This pictorial classic is a valuable ethnological record of southeastern Indians that also showcases the work of early photographers and artists.
A collection of over 350 photographs, paintings, drawings,and woodcuts, Life Portraits offers us an important visual representation of southeastern Indians—at work, at play, in rituals, and in death—when they first encountered Europeans.
Studied by historians and archaeologists, as well as museum exhibit designers and costumers, these illustrations provide a wealth of information on native dress and jewelry, house construction, agricultural techniques, warfare, and other aspects of American Indian life. Among the tribes illustrated are Natchez, Choctaw, Creek, Chickasaw, Cherokee, Seminole, Chitimacha, Timucua, Powhatan, Tuscarora, Caddo, Yuchi, and Shawnee.
A special section of the book quotes historic narratives and comments on the life and work of the artists, lithographers, photographers, and engravers who made the originals. Included among these are Jacques le Moyne, John White, Theodore De Bry, Francis Parsons, Joshua Reynolds, John Trumball, George Catlin, John Mix Stanley, Thomas McKenney, and Samuel Waugh.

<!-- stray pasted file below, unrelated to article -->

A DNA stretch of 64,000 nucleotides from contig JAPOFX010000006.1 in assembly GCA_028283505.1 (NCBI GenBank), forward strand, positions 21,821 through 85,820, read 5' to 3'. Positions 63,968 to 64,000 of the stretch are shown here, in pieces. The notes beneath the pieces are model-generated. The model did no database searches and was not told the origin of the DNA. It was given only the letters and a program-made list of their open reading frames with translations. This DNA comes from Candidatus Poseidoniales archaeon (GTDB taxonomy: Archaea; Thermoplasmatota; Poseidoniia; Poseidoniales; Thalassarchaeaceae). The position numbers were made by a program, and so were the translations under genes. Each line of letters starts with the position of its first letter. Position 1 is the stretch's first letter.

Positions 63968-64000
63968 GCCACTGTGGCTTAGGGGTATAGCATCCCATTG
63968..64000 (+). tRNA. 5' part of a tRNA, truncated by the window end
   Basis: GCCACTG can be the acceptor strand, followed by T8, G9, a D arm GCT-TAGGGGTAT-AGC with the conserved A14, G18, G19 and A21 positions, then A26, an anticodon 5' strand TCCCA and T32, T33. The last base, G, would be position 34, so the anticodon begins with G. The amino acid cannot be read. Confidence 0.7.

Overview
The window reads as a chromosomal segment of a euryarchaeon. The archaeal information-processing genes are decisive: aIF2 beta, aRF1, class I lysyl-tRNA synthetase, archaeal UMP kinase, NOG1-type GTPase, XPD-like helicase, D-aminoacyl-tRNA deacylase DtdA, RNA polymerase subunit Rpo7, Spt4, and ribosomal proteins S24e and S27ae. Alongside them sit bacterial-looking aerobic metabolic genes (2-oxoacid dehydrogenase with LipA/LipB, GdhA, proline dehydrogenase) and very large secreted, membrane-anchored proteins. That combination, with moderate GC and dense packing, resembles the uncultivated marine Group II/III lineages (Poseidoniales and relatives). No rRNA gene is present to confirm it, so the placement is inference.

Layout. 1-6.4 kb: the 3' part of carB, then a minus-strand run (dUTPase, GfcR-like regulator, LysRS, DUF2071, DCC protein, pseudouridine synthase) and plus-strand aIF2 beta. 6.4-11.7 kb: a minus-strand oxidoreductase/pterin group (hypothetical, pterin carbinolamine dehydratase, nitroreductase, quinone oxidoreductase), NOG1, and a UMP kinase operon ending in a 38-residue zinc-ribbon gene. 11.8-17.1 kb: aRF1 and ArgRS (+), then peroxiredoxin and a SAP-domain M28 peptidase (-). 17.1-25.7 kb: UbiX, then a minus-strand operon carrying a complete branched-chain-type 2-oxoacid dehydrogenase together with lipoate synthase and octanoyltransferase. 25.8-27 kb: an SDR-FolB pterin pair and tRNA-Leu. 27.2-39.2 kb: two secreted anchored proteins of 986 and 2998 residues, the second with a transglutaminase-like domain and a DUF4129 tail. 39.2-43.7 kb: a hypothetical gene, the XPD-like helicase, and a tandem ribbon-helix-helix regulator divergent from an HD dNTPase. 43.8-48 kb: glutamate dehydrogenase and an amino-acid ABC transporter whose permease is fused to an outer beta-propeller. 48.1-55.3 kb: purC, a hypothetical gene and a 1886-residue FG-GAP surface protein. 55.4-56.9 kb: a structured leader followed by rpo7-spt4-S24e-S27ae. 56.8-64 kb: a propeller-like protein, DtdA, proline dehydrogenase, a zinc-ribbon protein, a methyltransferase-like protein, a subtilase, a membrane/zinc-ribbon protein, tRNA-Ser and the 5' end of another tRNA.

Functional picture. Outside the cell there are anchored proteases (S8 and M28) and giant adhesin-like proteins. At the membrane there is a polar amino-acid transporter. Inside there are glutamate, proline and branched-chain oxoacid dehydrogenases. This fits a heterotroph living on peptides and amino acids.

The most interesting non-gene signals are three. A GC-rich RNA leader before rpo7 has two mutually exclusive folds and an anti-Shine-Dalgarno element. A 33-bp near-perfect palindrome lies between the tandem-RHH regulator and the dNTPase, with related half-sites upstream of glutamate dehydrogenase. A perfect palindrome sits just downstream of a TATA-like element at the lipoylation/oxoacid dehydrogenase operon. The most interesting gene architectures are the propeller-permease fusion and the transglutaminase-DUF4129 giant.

Life Portraits has been a classic title in southeastern archaeology and a staple of bookstores and museum shops around the country since its original publication in 1958. Because the carefully identified illustrations were secured from a wide variety of sources, including the British Museum, the Charleston Museum, the New York Public Library, and the Oklahoma Historical Society, this volume represents the most comprehensiveand widely available record of Indian images. Designed for Americana collections, it will appeal to general readers as well as professional historians and archaeologists.